Thomas: And we’re going to take you through this exercise that we have our clients do at Author Media, and we call Creating a Persona Worksheet. In fact, we might post a link to a PDF where you can fill this out on your own. But we have you describe one, two, or three fictional people that represent your market. So no woman is between the ages of 34 and 50. Every woman is a specific age. So you have to pick. You have to make decisions.

 

And what we often will do is we encourage our clients to get a stock photo that represents this person they are trying to reach. So yes, you have the demographic information like what you’d have for radio like how old, are they single or married, and how much money they make. But you need to drill deeper than that.

 

So one question that we ask is “what are their felt needs?” What needs do they feel and how would they articulate their own needs? Why did they need to read your book? Why would they want to? What about your book would appeal to them or your writing? How can you thrill this person? And then finally, what is their number one primary pain point?

 

Maybe your book does not address their primary pain point. But if it can, then your book will sell so much better.

 

So for instance, there is a certain kind of person in the world. We’re going to call her Future Shock Franny. And she is suffering from future shock. Culture is changing around her faster than she can keep up with it and she feels like a foreigner in her town. She feels like a foreigner in her own house. Her children are using devices and are primarily communicating through their devices. She didn’t even own when she was their age, and she is experiencing future shock. That is a primary psychological pain.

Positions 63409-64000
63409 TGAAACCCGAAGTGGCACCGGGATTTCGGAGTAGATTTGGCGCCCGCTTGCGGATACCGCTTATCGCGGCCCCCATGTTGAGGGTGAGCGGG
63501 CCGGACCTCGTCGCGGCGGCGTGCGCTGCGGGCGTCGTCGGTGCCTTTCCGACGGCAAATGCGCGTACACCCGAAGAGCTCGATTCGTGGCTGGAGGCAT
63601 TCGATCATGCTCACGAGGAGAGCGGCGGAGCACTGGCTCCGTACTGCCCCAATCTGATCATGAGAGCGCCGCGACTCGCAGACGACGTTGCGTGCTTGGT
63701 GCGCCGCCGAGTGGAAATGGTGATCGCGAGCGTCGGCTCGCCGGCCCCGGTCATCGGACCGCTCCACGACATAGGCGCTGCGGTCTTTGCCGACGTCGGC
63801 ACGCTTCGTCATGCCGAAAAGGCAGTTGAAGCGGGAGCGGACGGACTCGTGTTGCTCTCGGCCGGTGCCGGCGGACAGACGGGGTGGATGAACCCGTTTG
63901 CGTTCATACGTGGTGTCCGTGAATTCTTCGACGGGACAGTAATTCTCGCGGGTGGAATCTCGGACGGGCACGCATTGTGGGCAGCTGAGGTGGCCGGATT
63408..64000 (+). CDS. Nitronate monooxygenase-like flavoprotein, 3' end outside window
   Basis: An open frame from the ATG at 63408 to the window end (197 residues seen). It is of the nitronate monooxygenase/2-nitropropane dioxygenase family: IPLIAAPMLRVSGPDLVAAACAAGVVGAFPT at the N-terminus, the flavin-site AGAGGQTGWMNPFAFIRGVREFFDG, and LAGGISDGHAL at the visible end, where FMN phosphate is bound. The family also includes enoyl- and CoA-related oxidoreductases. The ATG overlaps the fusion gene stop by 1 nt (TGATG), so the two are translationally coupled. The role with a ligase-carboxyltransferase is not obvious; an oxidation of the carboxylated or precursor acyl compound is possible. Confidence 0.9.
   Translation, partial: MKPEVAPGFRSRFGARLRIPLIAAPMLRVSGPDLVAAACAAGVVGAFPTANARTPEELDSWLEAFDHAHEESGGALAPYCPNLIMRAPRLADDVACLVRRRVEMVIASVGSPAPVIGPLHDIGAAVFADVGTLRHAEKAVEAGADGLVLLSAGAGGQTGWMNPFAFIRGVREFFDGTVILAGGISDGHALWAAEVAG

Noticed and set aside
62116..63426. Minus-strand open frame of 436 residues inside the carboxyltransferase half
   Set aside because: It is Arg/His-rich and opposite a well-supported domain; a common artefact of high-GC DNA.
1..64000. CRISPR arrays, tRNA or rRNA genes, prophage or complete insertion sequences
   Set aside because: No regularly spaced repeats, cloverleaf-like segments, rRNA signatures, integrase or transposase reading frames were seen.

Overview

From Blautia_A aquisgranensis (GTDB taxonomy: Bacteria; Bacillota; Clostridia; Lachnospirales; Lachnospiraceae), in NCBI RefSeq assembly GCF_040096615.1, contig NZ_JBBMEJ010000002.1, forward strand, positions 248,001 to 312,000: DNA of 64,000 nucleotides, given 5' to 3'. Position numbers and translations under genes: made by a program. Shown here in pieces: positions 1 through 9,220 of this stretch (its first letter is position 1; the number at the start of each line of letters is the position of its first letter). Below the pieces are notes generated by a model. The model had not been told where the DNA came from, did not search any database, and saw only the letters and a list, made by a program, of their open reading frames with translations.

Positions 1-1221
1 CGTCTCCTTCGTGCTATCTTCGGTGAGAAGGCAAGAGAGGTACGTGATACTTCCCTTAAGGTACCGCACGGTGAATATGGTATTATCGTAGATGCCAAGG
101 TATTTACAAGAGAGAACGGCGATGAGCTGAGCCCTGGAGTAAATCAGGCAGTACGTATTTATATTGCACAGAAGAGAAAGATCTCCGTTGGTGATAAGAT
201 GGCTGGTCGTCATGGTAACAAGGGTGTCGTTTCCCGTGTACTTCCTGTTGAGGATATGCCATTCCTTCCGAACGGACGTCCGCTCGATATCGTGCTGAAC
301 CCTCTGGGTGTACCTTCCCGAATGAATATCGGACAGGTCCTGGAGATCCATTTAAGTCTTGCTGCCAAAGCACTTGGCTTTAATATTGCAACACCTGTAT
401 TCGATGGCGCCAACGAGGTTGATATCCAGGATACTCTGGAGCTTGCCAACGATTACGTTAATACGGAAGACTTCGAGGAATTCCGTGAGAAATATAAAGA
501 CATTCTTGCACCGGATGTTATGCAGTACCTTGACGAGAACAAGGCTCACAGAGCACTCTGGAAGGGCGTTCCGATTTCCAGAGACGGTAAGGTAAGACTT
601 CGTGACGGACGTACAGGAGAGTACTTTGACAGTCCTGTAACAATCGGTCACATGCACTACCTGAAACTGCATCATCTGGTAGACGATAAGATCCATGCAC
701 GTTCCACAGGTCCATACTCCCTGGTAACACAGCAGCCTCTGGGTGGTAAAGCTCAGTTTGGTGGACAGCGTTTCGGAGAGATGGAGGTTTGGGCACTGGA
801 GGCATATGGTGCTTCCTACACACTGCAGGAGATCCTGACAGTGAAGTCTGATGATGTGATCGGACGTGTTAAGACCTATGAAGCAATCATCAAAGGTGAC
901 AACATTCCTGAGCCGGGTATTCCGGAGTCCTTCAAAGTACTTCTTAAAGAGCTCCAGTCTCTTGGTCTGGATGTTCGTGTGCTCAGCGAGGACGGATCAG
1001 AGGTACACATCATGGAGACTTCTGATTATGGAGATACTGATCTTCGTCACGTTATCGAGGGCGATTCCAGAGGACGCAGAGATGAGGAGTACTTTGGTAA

So how do you help Future Shock Franny? Well, there’s a whole genre of books specifically for her called Amish fiction. And a lot of people are scratching their heads wondering why is Amish fiction selling so well? Well, it’s because it’s alleviating this pain point for a certain persona within the culture.

 

Now, it doesn’t appeal to somebody like me. I love the future. I love change. I love those devices and those gadgets. And I would prefer to read science fiction rather than Amish. But again, the whole point is to focus. They are not trying to reach me. And the people who write Amish are making very good money reaching people who are not like me.

 

James: Let’s give you an example from real life that everyone can relate to, and that is Disneyland.

 

Thomas: Yay!

 

James: If you go to Disneyland, the happiest place on earth, each one of those rides is targeted at a different demographic. And so, there are rides like the Hollywood Tower of Terror where what am I trying to do for the people who come there? Well, I’m trying to make them scared. I’m trying to give them a thrill ride.

 

That’s very different than the spinning cups, what do you call those things? You know what I’m talking about where you’re getting the cup and it spins around and around, or it’s a Small World After All or Tomb Town or Flying Over California. Each one of those rides are designed with the question of, OK, what do we want to do for the person who takes this ride? That’s what you have to do when you’re thinking about who am I trying to target?

 

Thomas: And you need to be OK with not targeting most of the population.

 

James: Right.